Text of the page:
Mali: Late on 30 April, the presidential guard loyal to ousted President Toure attempted a counter-coup against the governing junta. Junta spokes people said the attempt failed.

"Elements from abroad, supported by some obscure forces within the country, carried out these attacks. Some of them have been arrested," a junta officer said in the television message.

Minutes earlier the junta issued a scrolling message over state television claiming it remained in control of the state broadcaster building, the airport, and a major military base in Kati, just outside Bamako.

Comment: The broadcast failed to mention which group controls the presidential palace and key government buildings, such as the Ministry of Interior and the police. The situation is not clear.

The junta rejected the African Union plan to send in 3,000 peacekeepers. That number is almost half the official strength of the Mali Army and higher than its combat effective strength.

Special note: Readers should be aware that in the past year parts of northern and Sahelian Africa, at least five Arab states and parts of eastern and southern Europe have become much less stable.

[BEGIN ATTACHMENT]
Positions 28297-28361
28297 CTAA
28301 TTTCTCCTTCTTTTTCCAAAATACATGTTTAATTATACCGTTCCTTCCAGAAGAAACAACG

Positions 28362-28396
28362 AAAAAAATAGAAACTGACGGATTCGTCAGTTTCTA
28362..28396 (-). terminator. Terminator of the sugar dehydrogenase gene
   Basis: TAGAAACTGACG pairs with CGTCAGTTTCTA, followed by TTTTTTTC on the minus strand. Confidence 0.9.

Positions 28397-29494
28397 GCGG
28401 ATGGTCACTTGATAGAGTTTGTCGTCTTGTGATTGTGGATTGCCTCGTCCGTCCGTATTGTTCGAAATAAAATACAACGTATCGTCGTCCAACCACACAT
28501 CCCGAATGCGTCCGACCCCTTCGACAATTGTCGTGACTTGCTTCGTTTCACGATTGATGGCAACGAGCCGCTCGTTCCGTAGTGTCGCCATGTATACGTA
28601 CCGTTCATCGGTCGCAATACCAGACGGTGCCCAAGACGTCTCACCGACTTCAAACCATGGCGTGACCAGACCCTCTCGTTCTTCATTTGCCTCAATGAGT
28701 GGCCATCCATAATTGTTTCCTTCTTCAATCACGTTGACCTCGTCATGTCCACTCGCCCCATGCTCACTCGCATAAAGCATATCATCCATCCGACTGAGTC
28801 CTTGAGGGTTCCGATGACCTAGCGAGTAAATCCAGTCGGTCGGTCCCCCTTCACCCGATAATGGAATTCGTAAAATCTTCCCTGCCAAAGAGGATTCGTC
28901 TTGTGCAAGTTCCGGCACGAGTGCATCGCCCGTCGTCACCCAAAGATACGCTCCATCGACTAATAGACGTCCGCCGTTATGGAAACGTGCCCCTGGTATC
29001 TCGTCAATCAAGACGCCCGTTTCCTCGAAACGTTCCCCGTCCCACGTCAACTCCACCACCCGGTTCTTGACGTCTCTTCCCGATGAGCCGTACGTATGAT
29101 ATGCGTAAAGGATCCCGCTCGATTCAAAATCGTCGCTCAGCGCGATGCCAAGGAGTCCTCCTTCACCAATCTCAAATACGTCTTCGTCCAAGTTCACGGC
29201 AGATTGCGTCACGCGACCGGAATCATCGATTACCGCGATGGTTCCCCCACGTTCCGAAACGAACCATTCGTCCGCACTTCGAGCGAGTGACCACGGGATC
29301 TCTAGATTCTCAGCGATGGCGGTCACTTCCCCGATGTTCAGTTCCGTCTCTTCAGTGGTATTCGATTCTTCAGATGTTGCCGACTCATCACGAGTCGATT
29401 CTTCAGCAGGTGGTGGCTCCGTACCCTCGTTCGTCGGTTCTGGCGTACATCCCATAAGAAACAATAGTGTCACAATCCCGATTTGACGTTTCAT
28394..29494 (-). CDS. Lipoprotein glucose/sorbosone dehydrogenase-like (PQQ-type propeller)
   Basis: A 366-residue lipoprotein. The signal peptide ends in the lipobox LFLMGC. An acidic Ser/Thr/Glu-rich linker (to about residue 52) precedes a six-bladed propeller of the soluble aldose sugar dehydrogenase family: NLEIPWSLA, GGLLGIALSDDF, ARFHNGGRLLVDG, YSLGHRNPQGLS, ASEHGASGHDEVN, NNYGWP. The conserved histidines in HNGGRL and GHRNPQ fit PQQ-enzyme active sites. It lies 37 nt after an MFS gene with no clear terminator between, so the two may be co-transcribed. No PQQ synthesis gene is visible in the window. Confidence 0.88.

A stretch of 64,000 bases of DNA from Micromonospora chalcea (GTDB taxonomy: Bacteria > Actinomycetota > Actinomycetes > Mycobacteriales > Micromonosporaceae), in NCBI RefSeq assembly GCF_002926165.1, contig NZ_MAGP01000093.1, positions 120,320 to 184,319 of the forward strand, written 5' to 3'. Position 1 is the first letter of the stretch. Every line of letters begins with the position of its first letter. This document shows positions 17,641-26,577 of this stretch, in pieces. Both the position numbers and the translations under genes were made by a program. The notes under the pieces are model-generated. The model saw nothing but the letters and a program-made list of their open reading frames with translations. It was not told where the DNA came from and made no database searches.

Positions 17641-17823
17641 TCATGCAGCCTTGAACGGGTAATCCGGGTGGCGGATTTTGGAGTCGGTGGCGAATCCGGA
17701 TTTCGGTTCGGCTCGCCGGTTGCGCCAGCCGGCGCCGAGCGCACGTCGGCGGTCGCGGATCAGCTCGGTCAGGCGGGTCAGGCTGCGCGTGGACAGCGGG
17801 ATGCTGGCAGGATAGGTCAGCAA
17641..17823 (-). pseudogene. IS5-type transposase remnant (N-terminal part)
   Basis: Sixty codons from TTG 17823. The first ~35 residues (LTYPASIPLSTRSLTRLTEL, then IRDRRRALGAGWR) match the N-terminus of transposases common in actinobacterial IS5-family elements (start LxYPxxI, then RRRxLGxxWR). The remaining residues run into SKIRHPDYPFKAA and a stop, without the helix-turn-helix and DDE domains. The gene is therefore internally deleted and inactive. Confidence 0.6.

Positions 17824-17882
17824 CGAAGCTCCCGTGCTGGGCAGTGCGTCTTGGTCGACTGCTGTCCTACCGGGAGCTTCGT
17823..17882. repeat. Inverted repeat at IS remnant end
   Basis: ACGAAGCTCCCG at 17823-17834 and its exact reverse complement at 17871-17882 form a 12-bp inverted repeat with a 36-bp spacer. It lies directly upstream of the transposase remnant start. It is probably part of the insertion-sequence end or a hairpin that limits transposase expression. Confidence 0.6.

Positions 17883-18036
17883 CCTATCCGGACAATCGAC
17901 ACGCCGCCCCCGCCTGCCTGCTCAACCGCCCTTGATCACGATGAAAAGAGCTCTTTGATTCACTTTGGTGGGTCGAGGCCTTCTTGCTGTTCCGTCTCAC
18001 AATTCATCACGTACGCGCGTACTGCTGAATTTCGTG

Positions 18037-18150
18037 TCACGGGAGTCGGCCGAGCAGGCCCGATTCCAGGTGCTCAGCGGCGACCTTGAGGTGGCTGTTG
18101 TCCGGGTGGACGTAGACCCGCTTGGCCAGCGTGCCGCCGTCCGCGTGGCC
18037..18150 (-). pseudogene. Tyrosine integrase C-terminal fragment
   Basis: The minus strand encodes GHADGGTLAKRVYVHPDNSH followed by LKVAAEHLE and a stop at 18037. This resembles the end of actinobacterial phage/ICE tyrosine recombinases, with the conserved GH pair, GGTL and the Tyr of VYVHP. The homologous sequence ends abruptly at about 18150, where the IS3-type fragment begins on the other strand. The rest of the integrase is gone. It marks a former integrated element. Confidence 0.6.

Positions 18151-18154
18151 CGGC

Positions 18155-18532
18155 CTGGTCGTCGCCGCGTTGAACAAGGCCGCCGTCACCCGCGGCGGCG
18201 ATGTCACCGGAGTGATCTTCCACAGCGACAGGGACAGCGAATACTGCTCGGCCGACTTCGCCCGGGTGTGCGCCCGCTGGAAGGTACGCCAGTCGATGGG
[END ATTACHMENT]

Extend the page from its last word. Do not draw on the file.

Spain: For the record. Tens of thousands of Spaniards demonstrated in Madrid on a rainy Sunday, 29 April, against new austerity measures targeting spending on education and health care. The government on 20 April approved reforms to scrap free medicine for pensioners and charge students higher fees, aiming to save an extra 10 billion euros ($13 billion) a year in order to comply with European Central Bank and European Union goals for Spain.

Comment: The turnouts for the occasional Sunday demonstration are increasing, but the demonstrations are not frequent, violent or random enough to exert significant pressure on the government.

Romania: Afterthought. The fall of the Romanian government marks the fourth European government - Greece, Italy, Spain, Romania -- to fall in the past half year because of austerity measures directed by the European banking bureaucracies. If Sarkozy loses the French Presidential election, France would be the fifth.

End of NightWatch